The Monthly interviews Patricia Byrne, Artistic Director and Co-founder of Sole Purpose Productions
What is your earliest memory of gravitating towards the arts?
I am from an Irish immigrant family, a working class family, living in London. My parents remembered signs which said ‘No Blacks, No Irish, No Dogs.’
The children used to play in the streets, I would gather them up and make up stories, usually ghost stories, and we would act them out, I would direct and give everyone their parts. That is my earliest memory of being interested in theatre, although I didn’t call it theatre then. People with my family background tended not to work in the arts, or theatre. We were more likely to go to work to earn money as soon as we could.
How did you get from that background then to working in the Theatre?
My family wasn’t connected in any way to the arts but in the house where we lived there were gatherings and people would sing, I remember my Dad singing when he had a few drinks. There were four Irish families living in the house we lived in and so there were always gatherings.
I knew I wanted to work in the theatre when I was about eleven. I spoke to my mum about it, she was dead against it, she was very religious. I put it out of my mind for a while.
When I left school I worked in shops, offices or bars and did some youth work for a while. At the age of 25, I started to think about what I wanted to do with my life. I remembered that I wanted to work in the Theatre so I got involved with a community theatre group called the Leaveners Arts Base in North London. They produced a play called ‘Man with Wet Eyes’ by Nic Fine; it was a true story of a young black South African man in the ANC in Apartheid South Africa. It toured across England to schools, prisons, community venues and theatres. That was a great experience.
Then I did a part time Community Theatre and Drama Workers Course at North London College in Holloway for two years. I didn’t think I was intelligent enough to go to University, but a tutor told me that the course could serve as an access course to enter University.
The Leaveners Arts Base were connected with the Peace and Reconciliation Group in Derry and ran a project every summer where they got artists from England and Derry to work together to create a clowning show that would then tour to community centres in and around Derry and do the clowning show for children in Catholic and Protestant areas. I did that project in 1992.
Did you move to Derry at that time?
Yes, I moved over from London the following year. I met people who were interested in doing the kind of theatre that I was interested in doing, making work around social issues, and it seemed more accessible to get involved in that kind of work here.
I did my degree in Ulster University in Coleraine as a mature student, in Theatre and Media studies. A few years later I did an MA in Film and Television Management and Policy.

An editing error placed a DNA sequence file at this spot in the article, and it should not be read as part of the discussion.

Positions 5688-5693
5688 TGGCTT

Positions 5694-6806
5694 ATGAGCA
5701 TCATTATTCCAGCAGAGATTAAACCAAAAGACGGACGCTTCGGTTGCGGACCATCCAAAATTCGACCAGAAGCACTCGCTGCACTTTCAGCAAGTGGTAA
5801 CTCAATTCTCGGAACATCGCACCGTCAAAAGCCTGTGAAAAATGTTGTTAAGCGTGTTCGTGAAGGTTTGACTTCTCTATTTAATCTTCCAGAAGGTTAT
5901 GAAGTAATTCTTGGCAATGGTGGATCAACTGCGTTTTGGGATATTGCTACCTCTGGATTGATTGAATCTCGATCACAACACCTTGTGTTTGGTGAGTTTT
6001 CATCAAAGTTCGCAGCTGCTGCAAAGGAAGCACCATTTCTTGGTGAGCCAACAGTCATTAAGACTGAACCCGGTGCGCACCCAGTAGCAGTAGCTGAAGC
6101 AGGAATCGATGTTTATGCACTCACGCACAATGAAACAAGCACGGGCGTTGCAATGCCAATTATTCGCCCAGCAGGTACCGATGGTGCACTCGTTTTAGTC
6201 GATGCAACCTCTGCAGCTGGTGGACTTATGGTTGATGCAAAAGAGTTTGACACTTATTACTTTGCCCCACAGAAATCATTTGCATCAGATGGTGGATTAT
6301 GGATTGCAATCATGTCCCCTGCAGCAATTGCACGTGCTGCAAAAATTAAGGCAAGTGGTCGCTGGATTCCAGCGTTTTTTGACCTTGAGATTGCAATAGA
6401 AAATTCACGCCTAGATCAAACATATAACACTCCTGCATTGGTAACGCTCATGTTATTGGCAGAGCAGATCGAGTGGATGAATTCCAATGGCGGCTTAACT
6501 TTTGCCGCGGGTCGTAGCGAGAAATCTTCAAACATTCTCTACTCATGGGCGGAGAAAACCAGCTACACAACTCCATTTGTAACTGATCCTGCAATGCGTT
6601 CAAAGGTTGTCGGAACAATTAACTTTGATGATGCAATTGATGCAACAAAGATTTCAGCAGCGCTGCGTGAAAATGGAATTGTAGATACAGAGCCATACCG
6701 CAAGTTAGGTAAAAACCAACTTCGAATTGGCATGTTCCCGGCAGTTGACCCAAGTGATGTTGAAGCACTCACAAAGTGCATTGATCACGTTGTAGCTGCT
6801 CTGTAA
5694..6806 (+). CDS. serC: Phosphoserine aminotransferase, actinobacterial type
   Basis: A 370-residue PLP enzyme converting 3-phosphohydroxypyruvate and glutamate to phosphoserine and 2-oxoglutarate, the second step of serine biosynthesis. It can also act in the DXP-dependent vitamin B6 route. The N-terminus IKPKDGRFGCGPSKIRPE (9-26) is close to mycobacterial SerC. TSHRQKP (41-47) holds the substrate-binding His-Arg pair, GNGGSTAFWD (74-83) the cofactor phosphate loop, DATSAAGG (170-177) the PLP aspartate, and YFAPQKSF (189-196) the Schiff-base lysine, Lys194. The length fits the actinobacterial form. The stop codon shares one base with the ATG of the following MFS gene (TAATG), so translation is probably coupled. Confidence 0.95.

How did Sole Purpose Productions come about?
In the last year of my degree I had written a couple of one woman plays and had performed them. Dave Duggan heard about them. He had written a play, The Shopper and The Boy, and asked me would I be interested in playing a part. So I toured with the play, performing with Jonathan Burgess.
That was in 1996, after the tour we discussed setting up a theatre company. In the beginning there were a few people who were involved in the discussions, but it became clear that it was me and Dave who were the only people interested in doing it as our full-time work.
We were aiming right from the beginning to make theatre around social and public issues, it was going to be professional theatre and people would be paid for their work and we would have a professional ethos.
That was always our orientation and it has continued to be.
Has anything changed since you set up Sole Purpose?
The content of the work has changed but the orientation hasn’t. When we started Dave Duggan was writing a lot of work about the Peace Process. He had three plays, The Shopper and the Boy, Without the Walls and Waiting…. which all examined different issues around peace and reconciliation in Northern Ireland.
They toured steadily for a number of years; Waiting…. was staged at the Edinburgh Fringe Festival, the Writing on the Wall Festival in Liverpool and in Columbia University in New York, Dave wrote seven plays for the company. He left Sole Purpose Productions in 2008 to focus on full-time writing.
I then started to explore wider post conflict issues. I wrote and performed a play called Don’t Say a Word which was about domestic violence. The play was directed by Shauna Kelpie. That toured for nearly 10 years and has been seen all over Ireland, in Women’s Centres, Community Centres and theatres, it was nominated for an Amnesty International Freedom of Expression Award at the Edinburgh Fringe Festival in 2008 and toured Scotland in 2009 including a performance in the Scottish Parliament.
Is there a distinction between the theatre you create and, for want of a better term, commercial theatre?
I am not sure if I can describe the technical, theoretical distinction but there are a few key points; we are a not for profit company, socially engaged theatre is about social and public issues, we work on issues that affect people’s lives, we work primarily in working class communities and so we look at issues that those communities care about.
These are often communities which are marginalised, communities whose voice is not often heard in mainstream or commercial theatre. What we produce is about making the invisible visible. We want to make sure that these issues are given a hearing.
Part 2 of this story is here
Sole Purpose has published 4 plays, in a series called “Plays for Social Impact”, these are on sale for £4.95 each or £15 for all 4 plays. Contact email@example.com or phone 028 7127 9918